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Year Long Destination: Lake Tahoe, Calif.
There was a time when the mountains around Lake Tahoe, Calif., were mainly a winter destination during the skiing season. Now, the ski mountains and surrounding hamlets are alive all year with people powering down on mountain bikes or rock climbing, writes Al Auger.
(Above): A view of Lake Tahoe and Heavenly during the spring season. [Vansh Gupta photo]
The glistening white snow fades from the deserted ski areas and slides into the rushing rivers to replenish the dry reservoirs of the flatlands. The unclad Sierra Nevada settles into a moping session of waiting for the next season’s wakeup call to a white excitement. When the ski season ends, so does the mountain’s usefulness. The chairlifts stand silent, swaying in the breeze. The trails, once sensuous and undulating, now seem only ugly cuts between the greenery of majestic timber.
That used to be the way it was. No longer.
The ski mountains and surrounding towns and hamlets today are alive with people, powering down on sophisticated mountain bikes, or rock climbing up the rugged mountain side. Outdoor adventures at the leading ski spas are now a challenging year-round experience in the High Sierra. These venturesome activities have been joined by a wide range of sybaritic pleasures throughout the North and South Tahoe valley.
A perfect example of what the Tahoe Basin can offer in the off-season and beyond the beautiful lake spreading across the valley is the North Lake Tahoe Autumn Food & Wine Fest in September. Encompassing a number of the multi-star resorts and restaurants, the three-day event draws some of the biggest names in the culinary arts. For 2009, the line-up will be headed by James Beard award winner, Traci des Jardin.
(Above): Sunset at Emerald Bay, Lake Tahoe.
Chef and co-owner of the famed Jardiniere and Mijita Cocina restaurants in San Francisco, Des Jardin is set to open her venue Manzanita in the Ritz-Carlton Highlands situated mid-mountain at Northstar-at-Tahoe in December. Scheduled for Sept. 11-13, the 24th annual Autumn Food & Wine Festival features a host of award-winning chefs to accompany Des Jardin in a number of locations through the North Lake Tahoe region. Proceeds from the festival are targeted to the community fund of North Lake Tahoe. (For information go to www.tahoefoodandwine.com.)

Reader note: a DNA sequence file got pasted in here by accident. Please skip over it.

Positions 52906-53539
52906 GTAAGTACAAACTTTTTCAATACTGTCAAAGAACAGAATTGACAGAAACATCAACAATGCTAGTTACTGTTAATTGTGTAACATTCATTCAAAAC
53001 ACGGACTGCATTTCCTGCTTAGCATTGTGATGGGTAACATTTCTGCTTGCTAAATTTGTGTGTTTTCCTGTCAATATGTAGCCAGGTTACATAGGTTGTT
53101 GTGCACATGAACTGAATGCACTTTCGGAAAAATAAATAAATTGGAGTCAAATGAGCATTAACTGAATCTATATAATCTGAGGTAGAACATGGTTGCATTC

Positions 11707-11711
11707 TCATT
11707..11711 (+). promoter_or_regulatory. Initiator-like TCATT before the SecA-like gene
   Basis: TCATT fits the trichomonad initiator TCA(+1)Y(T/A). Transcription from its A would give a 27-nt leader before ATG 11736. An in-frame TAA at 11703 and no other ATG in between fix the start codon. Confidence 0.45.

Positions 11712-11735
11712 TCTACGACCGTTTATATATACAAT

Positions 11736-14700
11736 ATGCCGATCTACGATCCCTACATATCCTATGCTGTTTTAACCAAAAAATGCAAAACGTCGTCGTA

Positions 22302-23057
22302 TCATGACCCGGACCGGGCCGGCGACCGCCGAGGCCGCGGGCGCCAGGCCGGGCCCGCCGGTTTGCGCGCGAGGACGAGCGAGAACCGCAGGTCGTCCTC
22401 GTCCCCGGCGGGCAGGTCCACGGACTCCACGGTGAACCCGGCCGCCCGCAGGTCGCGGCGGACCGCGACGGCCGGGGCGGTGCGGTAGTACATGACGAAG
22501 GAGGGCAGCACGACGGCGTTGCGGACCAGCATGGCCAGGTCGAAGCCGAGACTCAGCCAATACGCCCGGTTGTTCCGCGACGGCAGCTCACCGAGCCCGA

After a chaotic search to find its identity, Squaw Valley is now in the fast lane of becoming the premier year-round destination resort of the nation. Does it grab your imagination to play tennis, ice skate or swim in the free-form swimming lagoon & spa with two islands featuring overpowering indigenous boulders and waterfalls at the 8,200 feet elevation? For the more adventurous of all ages there are heart-thumping experiences on the trampolines or the Headwall Sky Jump.
The on-mountain changes reflect this Euro-ambience approach of the valley floor thoughtfully created by InterWest Corporation that began in the waning years of the 20th century. Thankfully, the designers kept away from the kitschy faux-Swiss look and put a modern, strictly Squaw Valley signature to every building and landscape architecture. This is a village to be strolled amongst its muted landscaping.
At the entrance to Squaw Valley is the posh Resort at Squaw Creek. This five-star hostelry with 405-rooms ranging from sumptuous suites to the luxurious President’s Suite offers every indulgence one could imagine. Shops, personal services, fine dining to pizza and hamburgers, two tennis courts, three pools and championship 18-hole golf course, it’s all here. Designed by the legendary Robert Jones, Jr., the picaresque course bears a purposeful resemblance to those of Scotland. The vast terrain of the valley offers the golfer a number of dissimilar fairways, from the hills behind the resort then dropping down into the valley with great, open ranges. The sports shop also features a driving range.
(Above): North Star at Tahoe.
Whatever Alex Cushing and then-partner Wayne Poulson may have thought way back when about the future of Squaw Valley after its surprisingly profitable hosting of the 1960 Winter Olympics, it was obviously too much of a stretch to envision what the revamped Squaw Valley has brought to the Lake Tahoe basin. It may sound strange after 49 years, but Squaw Valley has arrived after a dark history of neglect and deceit only Shakespeare could create.